Without a sound capture system of adverse events following immunisation (AEFI) in our country, most deaths are waived off as “coincidental” and any patterns of unusual events or deaths that can act as a red signal are overlooked. Imagine running fast trains on old rickety tracks with the signalling system malfunctioning at the same time! That is exactly what we are doing in our rush to add an ever increasing number of vaccines to our national programme.

In a vast country with newer vaccines being administered to millions of people, scattered patterns of unusual events will be missed without a signalling system. That’s unlike the case with tragic train accidents, when a large number of deaths cannot be brushed off as coincidental.

Our public health policy makers have become so accustomed to launching newer interventions on old tracks without proper signals that they fail to heed those raised by vigilant data scientists. A case in point is the rise in sudden deaths among young people all over the world after the launch of a new intervention.

A group of researchers estimated gross under-reporting to the tune of only 1% of all of the AEFI being reported, after the launch of fast-track vaccines at warp speed – as if pushing passengers, some of them unwilling, on a fast train to nowhere running on old tracks with malfunctioning signals. One shudders at the silent tragedies as a result of well-meaning but short-sighted interventions.

In resource-poor settings, either because of lack of resources or the will – the latter seems more likely – it becomes very difficult for confirming adverse events. This absence of evidence due to sloppy monitoring is parroted as evidence of absence of AEFI by our uncritical public spokespersons.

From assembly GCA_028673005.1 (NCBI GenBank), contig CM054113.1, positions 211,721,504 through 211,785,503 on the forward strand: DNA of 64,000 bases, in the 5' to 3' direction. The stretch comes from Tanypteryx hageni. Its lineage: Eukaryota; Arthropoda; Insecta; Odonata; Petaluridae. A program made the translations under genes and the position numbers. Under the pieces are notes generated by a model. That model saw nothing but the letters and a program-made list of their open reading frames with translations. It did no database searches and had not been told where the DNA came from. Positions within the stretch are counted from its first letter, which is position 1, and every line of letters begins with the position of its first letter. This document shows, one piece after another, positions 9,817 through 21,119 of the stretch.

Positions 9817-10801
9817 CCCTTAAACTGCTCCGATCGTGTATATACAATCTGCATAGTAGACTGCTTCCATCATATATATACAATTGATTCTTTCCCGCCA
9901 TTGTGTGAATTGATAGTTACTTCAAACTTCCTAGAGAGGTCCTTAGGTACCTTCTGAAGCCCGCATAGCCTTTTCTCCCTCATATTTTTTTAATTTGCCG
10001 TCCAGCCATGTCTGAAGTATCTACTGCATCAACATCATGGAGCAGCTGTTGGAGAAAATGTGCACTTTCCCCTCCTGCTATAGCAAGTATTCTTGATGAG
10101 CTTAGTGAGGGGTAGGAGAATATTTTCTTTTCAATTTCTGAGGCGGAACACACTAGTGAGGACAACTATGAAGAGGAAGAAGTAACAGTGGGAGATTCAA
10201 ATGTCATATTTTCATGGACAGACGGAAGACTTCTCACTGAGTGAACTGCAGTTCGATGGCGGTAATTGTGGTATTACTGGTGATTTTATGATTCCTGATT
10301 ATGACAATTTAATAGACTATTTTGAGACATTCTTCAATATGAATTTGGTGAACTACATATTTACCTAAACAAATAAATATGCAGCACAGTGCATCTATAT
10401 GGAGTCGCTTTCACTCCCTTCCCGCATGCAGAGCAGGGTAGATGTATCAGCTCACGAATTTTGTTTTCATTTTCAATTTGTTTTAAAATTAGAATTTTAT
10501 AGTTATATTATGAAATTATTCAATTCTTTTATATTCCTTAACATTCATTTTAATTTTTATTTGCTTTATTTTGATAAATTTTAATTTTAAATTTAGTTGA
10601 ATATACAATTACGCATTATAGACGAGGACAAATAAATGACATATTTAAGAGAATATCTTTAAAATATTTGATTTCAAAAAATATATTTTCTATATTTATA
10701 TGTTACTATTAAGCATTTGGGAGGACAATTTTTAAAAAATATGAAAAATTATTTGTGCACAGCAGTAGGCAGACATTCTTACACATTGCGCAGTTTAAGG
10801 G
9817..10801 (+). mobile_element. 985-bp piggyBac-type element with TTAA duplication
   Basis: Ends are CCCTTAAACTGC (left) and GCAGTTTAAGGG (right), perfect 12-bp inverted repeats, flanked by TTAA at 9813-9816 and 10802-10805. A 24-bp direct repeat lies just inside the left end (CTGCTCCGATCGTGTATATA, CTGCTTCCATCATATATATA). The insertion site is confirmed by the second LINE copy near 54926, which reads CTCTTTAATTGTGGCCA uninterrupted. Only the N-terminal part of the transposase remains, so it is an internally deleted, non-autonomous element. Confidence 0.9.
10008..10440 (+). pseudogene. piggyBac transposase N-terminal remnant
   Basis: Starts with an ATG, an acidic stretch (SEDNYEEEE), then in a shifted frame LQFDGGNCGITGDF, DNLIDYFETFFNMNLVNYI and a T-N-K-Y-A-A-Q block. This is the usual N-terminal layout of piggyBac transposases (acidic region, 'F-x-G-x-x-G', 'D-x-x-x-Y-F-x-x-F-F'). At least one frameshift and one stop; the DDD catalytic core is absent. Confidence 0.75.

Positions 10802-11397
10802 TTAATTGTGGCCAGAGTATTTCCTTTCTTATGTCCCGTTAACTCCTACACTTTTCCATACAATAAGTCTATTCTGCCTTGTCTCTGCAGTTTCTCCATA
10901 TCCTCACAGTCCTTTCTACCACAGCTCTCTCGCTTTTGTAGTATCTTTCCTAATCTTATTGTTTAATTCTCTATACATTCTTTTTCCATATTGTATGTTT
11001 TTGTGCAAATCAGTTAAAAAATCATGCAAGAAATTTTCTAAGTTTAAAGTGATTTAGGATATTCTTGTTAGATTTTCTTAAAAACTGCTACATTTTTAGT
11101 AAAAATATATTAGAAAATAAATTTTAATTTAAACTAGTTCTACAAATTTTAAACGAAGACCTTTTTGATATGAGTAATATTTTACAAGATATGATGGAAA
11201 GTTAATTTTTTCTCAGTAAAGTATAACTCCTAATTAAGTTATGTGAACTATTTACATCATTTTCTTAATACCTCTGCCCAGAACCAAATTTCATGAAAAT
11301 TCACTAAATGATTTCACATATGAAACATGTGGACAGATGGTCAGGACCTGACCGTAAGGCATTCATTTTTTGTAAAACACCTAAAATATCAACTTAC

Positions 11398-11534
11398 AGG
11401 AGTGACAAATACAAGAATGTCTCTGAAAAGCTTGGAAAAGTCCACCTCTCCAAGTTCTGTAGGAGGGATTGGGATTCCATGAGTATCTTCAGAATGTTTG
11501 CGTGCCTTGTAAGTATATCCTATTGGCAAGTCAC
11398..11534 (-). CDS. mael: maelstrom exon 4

There are hundreds of infectious diseases. Developing vaccines for them has become a profitable business. If this trend continues, we will have hundreds of vaccines in the future – just like trains to nowhere running on rickety old tracks with malfunctioning signals.

Only focusing on vaccines for disease prevention at the cost of larger public health issues can act as a red herring for both opulent and economically targeted countries, as the Flint water crisis proves. The public water supply of Flint in Michigan, US, was contaminated with lead, microorganisms, and toxins, exposing over 100,000 Americans including, pregnant women, nursing women, and children to harmful substances.

The core issues to be deliberated when introducing a new vaccine are public health priority of the target disease, dictated by incidence, lethality, and whether there is effective treatment or other prevention measures.

It follows therefore, that a proper health system with non-intrusive disease surveillance and monitoring should be in place to collect these inputs essential for decision-making before launching a new vaccine. And of course, a robust AEFI monitoring system should be well in place before launching the intervention.

Crucially, all these are difficult to achieve without a healthy public health infrastructure that’s free from corporate influences. 

(Dr. Amitav Banerjee was a field epidemiologist for over two decades in the Indian Army. He led the mobile epidemic investigation team at the Armed Forces Medical College in Pune, India, from 2000-2004. During this period, he investigated a number of outbreaks in the country. He is presently a professor at a medical college in Pune and an academic editor at PLOS ONE journal.)

The column reflects the author’s opinions and not necessarily those of Empire Diaries.

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Sariah Morales
4 months ago

Pretty! This has been a really wonderful post. Many thanks for providing these details.

Srikant Behera
Srikant Behera
1 year ago

Beautifully narrated.